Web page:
Phishing and Spam Emails

What is Phishing?

Phishing emails are malicious attempts to obtain sensitive information, like usernames, passwords, banking information, etc. Entering information into a website linked out a phishing email or website can lead to identity theft and compromised accounts. Phishing emails can also contain viruses or other unwanted software.

Targeting specific people, groups, or departments is known as "spear phishing". The messages may be tailored to a specific job function or "spoof" a known colleague or supervisor. An example of a spear phishing email would be an email that appears to come from or simply references your manager's name that requests that you open a file or click on a link. When in doubt, contact the person that you know directly to ask if they sent/shared that file/email.


Phish Alert Button

The Phish Alert Button (also labeled as "Report to OU IT") is the most effective way to report suspected phishing emails to the OU IT Cybersecurity team. Reported emails are removed from your inbox and analyzed to see if they might be a cybersecurity threat. 

Your use of the button gives a warning to the IT Cybersecurity team of possible phishing attacks and malicious emails. With your warning, the team can take effective action to prevent security or network compromise, including by quickly removing malicious emails from all university inboxes. If you receive an email you are concerned about, please use the Report to OU IT button and our team will investigate. 

The Phish Alert Button is associated with KnowBe4, the OU IT Cybersecurity Learning Management System. In addition to protecting university data as well as allowing for quick removal of malicious emails from all university inboxes, utilizing the Phish Alert Button counts toward your KnowBe4 Learner Dashboard score and badges. 


The Phish Alert Button Icon

Look for the icon below on individual emails within Outlook. When you suspect an email might be phishing, report it by clicking the button! 

 Outlook Phishing menu icon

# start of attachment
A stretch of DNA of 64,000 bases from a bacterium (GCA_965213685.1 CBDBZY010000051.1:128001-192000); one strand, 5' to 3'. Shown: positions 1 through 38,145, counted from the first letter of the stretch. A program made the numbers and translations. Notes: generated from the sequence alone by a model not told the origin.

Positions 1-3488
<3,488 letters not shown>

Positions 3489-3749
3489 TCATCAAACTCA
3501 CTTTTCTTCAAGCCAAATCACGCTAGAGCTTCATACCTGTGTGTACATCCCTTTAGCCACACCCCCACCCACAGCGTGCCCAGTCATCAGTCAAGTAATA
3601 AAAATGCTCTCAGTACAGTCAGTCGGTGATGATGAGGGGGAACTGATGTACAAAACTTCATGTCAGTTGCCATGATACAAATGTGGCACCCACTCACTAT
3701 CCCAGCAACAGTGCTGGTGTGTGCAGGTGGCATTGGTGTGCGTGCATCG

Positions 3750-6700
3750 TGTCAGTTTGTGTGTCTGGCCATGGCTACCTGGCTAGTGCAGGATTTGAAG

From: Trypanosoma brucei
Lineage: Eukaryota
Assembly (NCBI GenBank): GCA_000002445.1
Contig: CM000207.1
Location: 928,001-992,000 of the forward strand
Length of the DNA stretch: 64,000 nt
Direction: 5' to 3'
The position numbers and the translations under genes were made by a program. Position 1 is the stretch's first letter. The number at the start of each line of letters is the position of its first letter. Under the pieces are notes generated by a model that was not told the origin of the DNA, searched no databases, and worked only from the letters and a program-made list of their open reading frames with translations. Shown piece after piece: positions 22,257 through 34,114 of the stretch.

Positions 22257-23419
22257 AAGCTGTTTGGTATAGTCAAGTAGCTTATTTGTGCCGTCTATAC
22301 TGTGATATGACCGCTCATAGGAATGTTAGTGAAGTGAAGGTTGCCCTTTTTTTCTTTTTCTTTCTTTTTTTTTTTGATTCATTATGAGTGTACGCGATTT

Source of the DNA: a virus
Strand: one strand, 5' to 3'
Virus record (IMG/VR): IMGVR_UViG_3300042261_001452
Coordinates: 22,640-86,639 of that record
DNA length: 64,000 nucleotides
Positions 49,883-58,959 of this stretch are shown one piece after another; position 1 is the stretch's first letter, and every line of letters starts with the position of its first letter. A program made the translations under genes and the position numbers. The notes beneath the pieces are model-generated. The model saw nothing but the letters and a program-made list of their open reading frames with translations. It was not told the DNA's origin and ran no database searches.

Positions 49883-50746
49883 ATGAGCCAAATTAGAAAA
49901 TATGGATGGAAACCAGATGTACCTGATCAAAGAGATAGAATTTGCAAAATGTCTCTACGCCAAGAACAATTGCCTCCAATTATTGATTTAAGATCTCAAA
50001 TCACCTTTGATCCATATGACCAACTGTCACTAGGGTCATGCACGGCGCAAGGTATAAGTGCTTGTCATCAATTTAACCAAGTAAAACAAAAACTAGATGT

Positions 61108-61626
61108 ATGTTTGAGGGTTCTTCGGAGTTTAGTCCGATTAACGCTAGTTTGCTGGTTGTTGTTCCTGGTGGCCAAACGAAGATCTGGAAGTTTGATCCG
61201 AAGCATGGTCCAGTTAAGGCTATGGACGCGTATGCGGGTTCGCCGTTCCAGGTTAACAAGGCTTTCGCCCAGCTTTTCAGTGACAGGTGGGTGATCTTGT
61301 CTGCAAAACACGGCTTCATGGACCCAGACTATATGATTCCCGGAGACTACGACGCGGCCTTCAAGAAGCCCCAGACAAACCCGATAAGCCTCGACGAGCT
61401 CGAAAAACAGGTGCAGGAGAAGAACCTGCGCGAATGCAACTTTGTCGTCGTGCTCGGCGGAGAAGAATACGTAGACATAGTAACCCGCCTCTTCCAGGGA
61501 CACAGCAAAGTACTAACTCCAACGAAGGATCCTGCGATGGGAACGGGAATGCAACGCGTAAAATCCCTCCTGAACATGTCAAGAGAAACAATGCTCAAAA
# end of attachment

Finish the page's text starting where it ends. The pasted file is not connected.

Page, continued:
If you do not see the Phish Alert Button in the version of Outlook that you are in, please visit the Phish Alert Button article for steps to add the button. Please note - the Phish Alert Button is not available within other email clients such as Mac/Apple Mail app, Samsung Email app, Thunderbird (app or browser), Windows Email and Calendar, etc. 


Awareness and Training

OU IT will often reference the term "Human Firewall" in correlation with cybersecurity training modules. "Human Firewall" comes from the idea that security is not just a technology issue but rather a people and process issue. Cybercriminals are increasingly using people-centered attacks that rely on social engineering and human interaction - "the human factor" - the instincts of curiosity and trust that lead the unaware user to click on fake websites, download and install malware, move funds to fraudulent accounts, and more.

The Human Firewall program engages end-users by using the KnowBe4 training tools to focus attention on cybersecurity and help build digital self-defense skills through real-world scenarios.  This includes understanding what these attacks look like. Faculty, staff, students, affiliates, and all other email account holders are sent simulated phishing emails to help users recognize red flags more quickly through purposeful repetition. When you suspect a phishing attempt (real or simulated), use the Phish Alert Button in Outlook. This action warns the OU IT security team of possible phishing attacks and malicious emails. Please note - users cannot opt out of these simulated phishing emails or required cybersecurity training modules (described below).

Everyone is responsible for cybersecurity, making formal training and awareness programs a foundational component of any Cybersecurity Program.

  1. All OU Staff, Faculty, and Students must complete annual Phishing Awareness training.
  2. All OU Staff, Faculty, and Students that fail a scheduled OU IT phishing simulation must complete additional required Social Engineering Awareness training.